Bryan Joiner

Why then I

Tag: nate silver

Nate Silver was wrong about one thing: The ocean

I’ve known Nate Silver for a long time, and spend 10 minutes in my presence and I’ll be sure to remind you of that. I finished his book last night, and it’s amazing. I wasn’t surprised at the depth of his knowledge, because no one with an Internet connection would be, but the breadth of it knocked me off my feet. We often talk about baseball and poker and politics, but he doesn’t go quoting Julius Caesar here and there. The book is a masterpiece, and like all great masterpieces, it has a flaw. I wasn’t looking for it: most of the time, I was shocked that I’ve spent time with this human, whose brain could be running America (and as of last month, is qualified to do so!). But Nate grew up in the spartan hills of central Michigan, and I grew up on an island, and got to spend my early life near the ocean at all times. That’s the other thing I’ll tell you in the first 10 minutes you’ll spend around me, without fail. Martha’s Vineyard. Nantucket sucks.

In his conclusion, Nate writes:

Staring at the ocean and waiting for a flash of insight is how ideas are generated in the movies. In the real world, they rarely come to you when you are standing in place. Nor do the “big” ideas necessarily start out that way. It’s more often with small, incremental, and sometimes even accidental steps that we make progress.

I agree that small, incremental steps are how we form ideas, but they will hit you on the beach. What Nate doesn’t account for is that they have to hit you sometime, and his conclusion implies that these times are random, but the “getting inspired by staring at the ocean” isn’t contrived: It’s a real thing that happens.

Look at it this way: If you are building toward an idea, a “Eureka!” moment will come, at some point. For the same reason cloistered thinkers are encourage to take a walk in order to give their brains a chance to start putting together some puzzle pieces behind-the-scenes, looking at the ocean is one of the best ways to help you come to your magic moments. The staring-at-the-ocean “meme,” may I call it that, came from a place where staring out at the biggest feature on our planet affords us insight by bringing our own ideas down to size. And here’s the thing, the one thing I can speak for from experience: It never gets old. I can’t remember a time, growing up, when taking time at the ocean didn’t help me reorganize my thoughts in a constructive way. It may have happened, but if it did, it was rare. That was part of the magic of growing up on an island, a magic I still think and write about to an outsized degree, more than a decade later. It’s less “Lost” magic than  pure practicality: When faced with the infinite on all sides, it’s hard not to be awed by life, however contained. It’s no accident Hollywood is mere miles from the ocean. As Nate might say, it’s the single greatest tool we have to separate the signal from the noise.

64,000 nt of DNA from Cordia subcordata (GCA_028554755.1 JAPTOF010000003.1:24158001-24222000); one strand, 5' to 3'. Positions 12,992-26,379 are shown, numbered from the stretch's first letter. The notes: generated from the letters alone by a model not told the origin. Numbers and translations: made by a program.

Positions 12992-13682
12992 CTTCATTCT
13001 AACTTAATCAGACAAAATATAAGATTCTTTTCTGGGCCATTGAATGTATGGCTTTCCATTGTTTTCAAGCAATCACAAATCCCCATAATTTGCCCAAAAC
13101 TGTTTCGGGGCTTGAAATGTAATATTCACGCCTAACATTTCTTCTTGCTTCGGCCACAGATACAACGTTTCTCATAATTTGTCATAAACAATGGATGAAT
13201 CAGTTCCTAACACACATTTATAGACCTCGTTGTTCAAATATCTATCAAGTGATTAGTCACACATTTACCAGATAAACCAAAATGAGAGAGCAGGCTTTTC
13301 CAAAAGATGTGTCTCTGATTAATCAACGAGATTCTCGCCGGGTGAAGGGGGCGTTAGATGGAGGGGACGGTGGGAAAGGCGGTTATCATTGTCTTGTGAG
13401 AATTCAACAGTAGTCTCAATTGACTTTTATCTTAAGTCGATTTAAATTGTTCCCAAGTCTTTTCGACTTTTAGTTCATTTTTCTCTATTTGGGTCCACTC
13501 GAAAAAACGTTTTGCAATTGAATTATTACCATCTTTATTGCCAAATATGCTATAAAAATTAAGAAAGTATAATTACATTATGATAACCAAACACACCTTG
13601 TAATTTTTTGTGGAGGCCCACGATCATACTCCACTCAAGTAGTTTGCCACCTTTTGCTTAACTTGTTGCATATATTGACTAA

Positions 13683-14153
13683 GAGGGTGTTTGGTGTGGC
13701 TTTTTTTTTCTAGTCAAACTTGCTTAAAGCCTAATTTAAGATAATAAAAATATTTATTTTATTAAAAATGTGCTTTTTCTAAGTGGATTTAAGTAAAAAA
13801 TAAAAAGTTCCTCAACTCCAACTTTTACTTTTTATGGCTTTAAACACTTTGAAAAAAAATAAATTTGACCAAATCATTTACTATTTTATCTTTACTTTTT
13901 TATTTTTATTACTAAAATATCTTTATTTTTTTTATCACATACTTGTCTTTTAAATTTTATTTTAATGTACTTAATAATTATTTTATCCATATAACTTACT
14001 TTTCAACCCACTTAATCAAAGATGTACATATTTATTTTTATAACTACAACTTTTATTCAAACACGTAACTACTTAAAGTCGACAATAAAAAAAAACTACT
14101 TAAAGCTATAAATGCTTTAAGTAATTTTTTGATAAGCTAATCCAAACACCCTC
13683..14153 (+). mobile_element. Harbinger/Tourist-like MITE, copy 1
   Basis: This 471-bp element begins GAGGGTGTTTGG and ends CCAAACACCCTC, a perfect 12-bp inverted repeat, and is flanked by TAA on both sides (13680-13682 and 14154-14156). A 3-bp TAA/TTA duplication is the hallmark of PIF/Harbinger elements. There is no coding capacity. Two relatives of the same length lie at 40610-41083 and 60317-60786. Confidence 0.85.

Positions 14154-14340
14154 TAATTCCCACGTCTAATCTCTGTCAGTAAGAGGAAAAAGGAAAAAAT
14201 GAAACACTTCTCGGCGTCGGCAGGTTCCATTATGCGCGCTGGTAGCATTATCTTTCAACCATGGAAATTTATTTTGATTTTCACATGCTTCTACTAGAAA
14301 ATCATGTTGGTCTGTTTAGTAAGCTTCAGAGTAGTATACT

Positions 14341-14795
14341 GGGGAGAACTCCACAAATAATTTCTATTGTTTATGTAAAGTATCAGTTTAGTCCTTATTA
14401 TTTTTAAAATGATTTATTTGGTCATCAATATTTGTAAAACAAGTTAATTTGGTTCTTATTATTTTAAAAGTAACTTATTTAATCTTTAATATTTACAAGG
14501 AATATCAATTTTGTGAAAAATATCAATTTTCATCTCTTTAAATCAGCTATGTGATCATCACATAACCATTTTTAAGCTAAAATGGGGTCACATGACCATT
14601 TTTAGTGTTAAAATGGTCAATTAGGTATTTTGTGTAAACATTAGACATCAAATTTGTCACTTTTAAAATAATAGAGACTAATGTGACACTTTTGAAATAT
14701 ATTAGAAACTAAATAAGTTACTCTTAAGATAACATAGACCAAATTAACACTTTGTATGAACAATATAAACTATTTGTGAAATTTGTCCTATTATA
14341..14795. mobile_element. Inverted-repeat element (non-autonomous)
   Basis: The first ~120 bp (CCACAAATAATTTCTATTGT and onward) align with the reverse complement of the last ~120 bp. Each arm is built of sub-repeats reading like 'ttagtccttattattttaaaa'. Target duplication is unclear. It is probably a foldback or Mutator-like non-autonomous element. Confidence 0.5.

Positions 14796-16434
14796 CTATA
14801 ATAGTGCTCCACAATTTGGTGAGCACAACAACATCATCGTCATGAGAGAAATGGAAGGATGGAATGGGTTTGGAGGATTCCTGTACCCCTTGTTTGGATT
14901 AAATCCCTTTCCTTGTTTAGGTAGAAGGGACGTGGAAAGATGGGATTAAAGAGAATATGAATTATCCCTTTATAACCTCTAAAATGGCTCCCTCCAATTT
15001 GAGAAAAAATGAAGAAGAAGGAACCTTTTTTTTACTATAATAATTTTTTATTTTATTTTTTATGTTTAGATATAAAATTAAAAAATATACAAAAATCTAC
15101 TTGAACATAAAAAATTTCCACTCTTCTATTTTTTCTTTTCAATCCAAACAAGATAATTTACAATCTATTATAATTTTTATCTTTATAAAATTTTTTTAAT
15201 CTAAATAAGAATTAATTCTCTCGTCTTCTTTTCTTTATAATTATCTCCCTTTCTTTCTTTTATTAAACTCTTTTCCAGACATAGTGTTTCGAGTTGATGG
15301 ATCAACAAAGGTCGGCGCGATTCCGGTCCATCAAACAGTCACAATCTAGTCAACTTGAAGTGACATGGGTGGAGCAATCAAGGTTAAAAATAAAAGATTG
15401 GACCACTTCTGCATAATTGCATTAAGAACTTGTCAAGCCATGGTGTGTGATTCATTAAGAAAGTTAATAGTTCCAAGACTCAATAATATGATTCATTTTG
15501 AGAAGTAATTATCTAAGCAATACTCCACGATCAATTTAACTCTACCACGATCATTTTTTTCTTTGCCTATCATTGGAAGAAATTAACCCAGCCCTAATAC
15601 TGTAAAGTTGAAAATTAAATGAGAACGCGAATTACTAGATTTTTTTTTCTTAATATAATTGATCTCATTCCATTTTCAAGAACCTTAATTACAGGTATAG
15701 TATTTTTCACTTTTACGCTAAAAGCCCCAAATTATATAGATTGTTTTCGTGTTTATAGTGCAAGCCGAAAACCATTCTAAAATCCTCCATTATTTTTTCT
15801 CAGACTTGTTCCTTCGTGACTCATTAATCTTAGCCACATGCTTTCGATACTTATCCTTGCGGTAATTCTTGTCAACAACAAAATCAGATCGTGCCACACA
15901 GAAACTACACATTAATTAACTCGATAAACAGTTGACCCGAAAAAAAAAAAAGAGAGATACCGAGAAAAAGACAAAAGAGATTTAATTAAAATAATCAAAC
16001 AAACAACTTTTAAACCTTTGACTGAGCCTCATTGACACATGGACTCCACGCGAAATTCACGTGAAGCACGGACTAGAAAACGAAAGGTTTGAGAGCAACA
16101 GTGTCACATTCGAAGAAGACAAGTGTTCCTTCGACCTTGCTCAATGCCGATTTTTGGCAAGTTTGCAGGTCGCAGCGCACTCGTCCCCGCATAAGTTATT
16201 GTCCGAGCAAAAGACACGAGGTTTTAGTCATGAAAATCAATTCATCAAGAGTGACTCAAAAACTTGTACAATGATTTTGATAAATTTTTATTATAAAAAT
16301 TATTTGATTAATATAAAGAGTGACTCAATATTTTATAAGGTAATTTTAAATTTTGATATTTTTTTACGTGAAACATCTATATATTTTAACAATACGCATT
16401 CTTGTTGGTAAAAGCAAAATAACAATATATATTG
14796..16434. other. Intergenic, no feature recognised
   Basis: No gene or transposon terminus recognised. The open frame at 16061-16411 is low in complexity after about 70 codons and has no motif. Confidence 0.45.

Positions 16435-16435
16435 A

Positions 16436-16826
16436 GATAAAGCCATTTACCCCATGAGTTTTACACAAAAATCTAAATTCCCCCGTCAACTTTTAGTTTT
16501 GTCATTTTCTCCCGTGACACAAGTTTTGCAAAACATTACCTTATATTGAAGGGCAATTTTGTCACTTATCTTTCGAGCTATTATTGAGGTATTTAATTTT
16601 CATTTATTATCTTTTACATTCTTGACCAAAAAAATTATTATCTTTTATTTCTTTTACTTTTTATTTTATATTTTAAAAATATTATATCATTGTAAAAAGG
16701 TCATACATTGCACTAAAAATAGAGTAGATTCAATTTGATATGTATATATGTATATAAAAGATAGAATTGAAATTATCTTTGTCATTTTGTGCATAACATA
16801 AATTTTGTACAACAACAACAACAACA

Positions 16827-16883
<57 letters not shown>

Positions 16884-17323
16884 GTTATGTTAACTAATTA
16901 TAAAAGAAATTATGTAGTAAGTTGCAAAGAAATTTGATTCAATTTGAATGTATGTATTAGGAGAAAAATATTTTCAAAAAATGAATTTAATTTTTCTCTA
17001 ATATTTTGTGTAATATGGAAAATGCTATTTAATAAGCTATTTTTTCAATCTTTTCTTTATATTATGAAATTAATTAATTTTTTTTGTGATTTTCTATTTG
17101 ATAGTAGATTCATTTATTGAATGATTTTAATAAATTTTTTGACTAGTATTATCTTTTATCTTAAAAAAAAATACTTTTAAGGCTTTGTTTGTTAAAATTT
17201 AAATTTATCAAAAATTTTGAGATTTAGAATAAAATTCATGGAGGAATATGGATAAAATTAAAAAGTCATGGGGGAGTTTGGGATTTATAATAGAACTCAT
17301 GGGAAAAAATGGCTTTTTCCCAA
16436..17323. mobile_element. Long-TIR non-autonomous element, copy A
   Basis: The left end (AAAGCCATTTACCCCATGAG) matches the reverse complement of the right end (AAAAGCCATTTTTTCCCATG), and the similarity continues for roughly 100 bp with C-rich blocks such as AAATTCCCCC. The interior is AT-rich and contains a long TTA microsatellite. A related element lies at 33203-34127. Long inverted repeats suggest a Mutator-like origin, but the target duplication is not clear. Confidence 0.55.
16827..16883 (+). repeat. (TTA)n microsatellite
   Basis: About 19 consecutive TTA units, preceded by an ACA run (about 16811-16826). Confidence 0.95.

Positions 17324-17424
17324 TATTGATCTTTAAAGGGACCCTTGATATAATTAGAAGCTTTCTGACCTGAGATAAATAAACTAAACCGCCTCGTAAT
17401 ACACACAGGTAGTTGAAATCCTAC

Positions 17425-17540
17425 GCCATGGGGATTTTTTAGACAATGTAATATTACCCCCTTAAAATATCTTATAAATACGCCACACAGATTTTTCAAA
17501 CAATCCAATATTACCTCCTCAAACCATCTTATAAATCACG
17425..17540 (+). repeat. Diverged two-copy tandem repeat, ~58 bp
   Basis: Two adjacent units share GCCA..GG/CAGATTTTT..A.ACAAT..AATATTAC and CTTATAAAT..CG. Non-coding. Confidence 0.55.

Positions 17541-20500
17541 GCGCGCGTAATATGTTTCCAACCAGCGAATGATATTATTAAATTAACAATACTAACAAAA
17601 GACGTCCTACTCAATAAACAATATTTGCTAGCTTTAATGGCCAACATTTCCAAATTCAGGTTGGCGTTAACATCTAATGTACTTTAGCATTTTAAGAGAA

Conan on TBS

In retrospect, this makes sense. Everyone assumed the FOX thing was alive because it seemed like it should be, but mainly based on some very early, pre-financial assessment anonymous quotes. The other ideas, like a show for the web or bumping the Comedy Central dudes (which was never real talk) were never really substantive, and where does that leave us? Here. TBS has been trying to push itself as funny for a long time, and now they’ve put money behind it.

I think the real reason people are surprised or upset is that this seems to be a letdown for the Conan-as-martyr crowd, who wanted him to raise keep raising hell on the back of the NBC fiasco. But at some point you need to turn the page, and he’s done that today. In fact, I would say it’s smart not to let this play out longer than necessary, before the focus gets put on why Conan was forced out in the first place, and that becomes the narrative. With the tour starting today, everything is in place for him to succeed on some level from here on out. He was never going to beat Letterman or Leno in the ratings, so it seems foolish to sit back and wait for an opportunity for that to happen.

Plus, anything that pushes George Lopez later is fine with me.

Also: We’re number four! Take that, Nate.

“Pass the f*cking thing”

I don’t have a lot of time today, but I’m with Nate as cited above and Matt Yglesias indicates that it’s one step closer to happening. Of course if Evan Bayh digs his heels in and tries to convince enough centrist Senators to oppose reconciliation that would scuttle the plan, and it wouldn’t even be the first time than Indiana zapped dark-blue America this week.